Saturday, July 11, 2009

Natural Family Planning and Physiological Birth- By Ann Craigs

Ann has come up with our first real "guest" blog. Thank you Ann! Here it is:
It’s fun to see people’s eyes grow wide when I mention my six physiological births. Four were attended by outsiders and two were assisted by my husband. It’s sad to me however, that when I discuss physiological family planning, people are unaware of what I mean. I learned about natural childbirth from a high school class. I learned about natural family planning from a book.
Not knowing what in the world the title of the book meant, I checked out Breastfeeding and Natural Child Spacing. It was from La Leche League during the time that I was nursing my first baby. The author, Sheila Kippley, absolutely fascinated me.
Did anyone really space babies like this these days? I almost dismissed the idea; I am a nurse and had never heard of such a thing. Now, skip ahead with me a couple of months. Try to imagine my amazement to discover that my breastfeeding pattern, labeled “ecological breastfeeding” by Kippley, was hormonally keeping my monthly fertility cycles away.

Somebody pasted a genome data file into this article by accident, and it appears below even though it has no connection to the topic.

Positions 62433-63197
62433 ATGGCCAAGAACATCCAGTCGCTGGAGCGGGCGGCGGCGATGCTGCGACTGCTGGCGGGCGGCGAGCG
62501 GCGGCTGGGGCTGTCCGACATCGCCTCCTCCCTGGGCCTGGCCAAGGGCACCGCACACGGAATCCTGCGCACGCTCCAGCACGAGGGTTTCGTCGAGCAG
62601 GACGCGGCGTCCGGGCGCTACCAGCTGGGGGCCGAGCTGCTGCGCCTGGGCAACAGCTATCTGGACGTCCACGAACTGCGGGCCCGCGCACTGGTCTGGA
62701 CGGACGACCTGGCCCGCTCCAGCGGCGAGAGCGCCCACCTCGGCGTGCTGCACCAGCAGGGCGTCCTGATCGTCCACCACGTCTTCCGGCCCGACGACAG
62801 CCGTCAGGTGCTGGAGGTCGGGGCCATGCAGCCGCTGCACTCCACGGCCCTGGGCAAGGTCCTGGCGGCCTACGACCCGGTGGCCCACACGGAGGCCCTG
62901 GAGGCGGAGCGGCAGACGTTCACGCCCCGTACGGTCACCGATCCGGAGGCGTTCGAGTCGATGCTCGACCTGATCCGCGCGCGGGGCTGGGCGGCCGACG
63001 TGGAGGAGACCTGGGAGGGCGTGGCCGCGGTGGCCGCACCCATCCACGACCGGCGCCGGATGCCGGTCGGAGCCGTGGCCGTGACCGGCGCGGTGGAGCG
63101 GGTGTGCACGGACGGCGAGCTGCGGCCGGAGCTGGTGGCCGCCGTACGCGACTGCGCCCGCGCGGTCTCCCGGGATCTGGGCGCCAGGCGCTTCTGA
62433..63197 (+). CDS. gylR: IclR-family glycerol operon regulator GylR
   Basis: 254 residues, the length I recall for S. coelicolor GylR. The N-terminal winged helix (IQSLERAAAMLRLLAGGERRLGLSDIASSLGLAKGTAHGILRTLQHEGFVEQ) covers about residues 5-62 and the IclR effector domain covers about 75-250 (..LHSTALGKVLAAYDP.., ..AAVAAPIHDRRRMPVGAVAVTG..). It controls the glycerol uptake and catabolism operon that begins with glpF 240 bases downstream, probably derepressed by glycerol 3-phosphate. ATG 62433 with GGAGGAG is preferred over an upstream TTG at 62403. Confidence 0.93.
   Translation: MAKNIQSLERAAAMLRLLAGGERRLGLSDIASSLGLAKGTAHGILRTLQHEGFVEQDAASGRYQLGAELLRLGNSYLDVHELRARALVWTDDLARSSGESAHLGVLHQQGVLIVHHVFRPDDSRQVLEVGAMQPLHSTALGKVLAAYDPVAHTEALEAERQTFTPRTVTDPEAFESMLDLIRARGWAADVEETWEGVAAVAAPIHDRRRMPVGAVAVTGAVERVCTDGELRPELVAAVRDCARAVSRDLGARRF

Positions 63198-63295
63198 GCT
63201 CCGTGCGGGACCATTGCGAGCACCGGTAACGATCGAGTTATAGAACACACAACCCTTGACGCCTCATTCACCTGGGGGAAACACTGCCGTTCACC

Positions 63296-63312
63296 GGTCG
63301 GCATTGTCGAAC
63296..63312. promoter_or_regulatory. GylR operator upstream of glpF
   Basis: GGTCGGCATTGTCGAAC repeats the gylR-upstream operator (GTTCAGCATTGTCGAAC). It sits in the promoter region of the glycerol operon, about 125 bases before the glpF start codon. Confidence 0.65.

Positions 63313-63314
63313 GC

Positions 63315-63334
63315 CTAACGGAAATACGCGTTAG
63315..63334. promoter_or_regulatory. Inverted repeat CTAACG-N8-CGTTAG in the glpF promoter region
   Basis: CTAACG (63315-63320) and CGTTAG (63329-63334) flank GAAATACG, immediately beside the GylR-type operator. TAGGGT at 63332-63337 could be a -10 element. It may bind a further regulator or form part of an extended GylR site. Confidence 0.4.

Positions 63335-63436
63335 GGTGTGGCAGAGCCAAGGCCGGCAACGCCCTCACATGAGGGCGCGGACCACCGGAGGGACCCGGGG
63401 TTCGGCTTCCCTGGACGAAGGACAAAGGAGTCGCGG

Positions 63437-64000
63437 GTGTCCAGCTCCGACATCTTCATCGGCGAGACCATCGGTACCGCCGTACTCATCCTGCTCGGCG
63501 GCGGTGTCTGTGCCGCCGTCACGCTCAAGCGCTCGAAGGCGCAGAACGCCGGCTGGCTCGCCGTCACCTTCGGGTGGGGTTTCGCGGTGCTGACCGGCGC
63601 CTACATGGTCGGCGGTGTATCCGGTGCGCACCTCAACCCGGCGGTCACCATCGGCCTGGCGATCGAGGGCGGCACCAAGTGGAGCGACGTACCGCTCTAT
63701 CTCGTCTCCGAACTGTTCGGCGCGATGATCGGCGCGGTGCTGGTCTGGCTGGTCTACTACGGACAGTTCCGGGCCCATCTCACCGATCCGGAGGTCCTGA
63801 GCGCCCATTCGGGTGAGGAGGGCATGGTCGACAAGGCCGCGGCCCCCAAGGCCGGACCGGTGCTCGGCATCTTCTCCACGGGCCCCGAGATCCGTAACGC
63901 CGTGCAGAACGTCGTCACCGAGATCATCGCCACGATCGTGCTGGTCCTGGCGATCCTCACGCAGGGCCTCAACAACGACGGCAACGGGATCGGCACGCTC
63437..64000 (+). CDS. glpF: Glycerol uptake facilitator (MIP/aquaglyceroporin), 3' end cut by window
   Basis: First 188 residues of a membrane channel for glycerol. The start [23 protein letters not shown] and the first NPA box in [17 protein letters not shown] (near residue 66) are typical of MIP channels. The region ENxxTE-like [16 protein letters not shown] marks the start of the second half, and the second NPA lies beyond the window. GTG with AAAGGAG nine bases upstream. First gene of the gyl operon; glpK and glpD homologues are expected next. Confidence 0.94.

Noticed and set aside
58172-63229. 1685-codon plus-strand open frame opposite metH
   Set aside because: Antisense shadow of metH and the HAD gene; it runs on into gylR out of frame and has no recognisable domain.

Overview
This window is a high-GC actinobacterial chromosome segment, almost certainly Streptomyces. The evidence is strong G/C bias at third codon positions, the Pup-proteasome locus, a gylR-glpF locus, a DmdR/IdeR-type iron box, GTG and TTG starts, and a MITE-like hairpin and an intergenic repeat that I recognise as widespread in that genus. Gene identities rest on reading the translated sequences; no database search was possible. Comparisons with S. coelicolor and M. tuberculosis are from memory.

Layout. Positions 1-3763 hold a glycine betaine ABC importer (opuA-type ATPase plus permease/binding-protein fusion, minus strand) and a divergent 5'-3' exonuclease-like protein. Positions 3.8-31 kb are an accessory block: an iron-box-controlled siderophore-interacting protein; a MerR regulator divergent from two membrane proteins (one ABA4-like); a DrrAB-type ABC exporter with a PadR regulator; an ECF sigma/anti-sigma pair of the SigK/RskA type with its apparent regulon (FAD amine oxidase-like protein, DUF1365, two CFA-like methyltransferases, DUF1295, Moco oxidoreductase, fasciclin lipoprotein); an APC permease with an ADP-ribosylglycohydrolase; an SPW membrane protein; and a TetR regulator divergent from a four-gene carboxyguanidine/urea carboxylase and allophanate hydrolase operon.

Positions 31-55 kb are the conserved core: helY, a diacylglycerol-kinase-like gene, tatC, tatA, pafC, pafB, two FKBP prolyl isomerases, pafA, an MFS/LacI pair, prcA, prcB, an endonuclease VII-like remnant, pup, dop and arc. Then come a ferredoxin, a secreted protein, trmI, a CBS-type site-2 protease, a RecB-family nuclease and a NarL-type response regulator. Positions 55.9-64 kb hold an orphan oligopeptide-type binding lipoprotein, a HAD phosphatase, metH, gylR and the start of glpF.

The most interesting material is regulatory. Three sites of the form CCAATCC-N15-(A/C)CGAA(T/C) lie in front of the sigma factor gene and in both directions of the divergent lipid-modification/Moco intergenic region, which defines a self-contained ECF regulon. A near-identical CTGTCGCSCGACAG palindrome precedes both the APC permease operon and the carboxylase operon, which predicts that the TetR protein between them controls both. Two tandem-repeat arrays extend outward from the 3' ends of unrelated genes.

My cute baby nursed frequently day and night. We took a nap together each day, plus delayed solids and liquids until around six months. Since my son hated pacifiers, swings, babysitters and schedules, we avoided them. I nicely went without any menstrual spotting or bleeding for over a year.
Although women breastfeed differently, all these very specific behaviors, named “Seven Standards” by Kippley, usually result in impressive, eco-friendly child spacing. I repeated these special circumstances with all my children. Sheila’s 2008 book, The Seven Standards of Ecological Breastfeeding has newer research that should definitely be in nursing school courses. However, the book is written for ordinary moms. I have met many women for years, who are equally pleased with this as I am.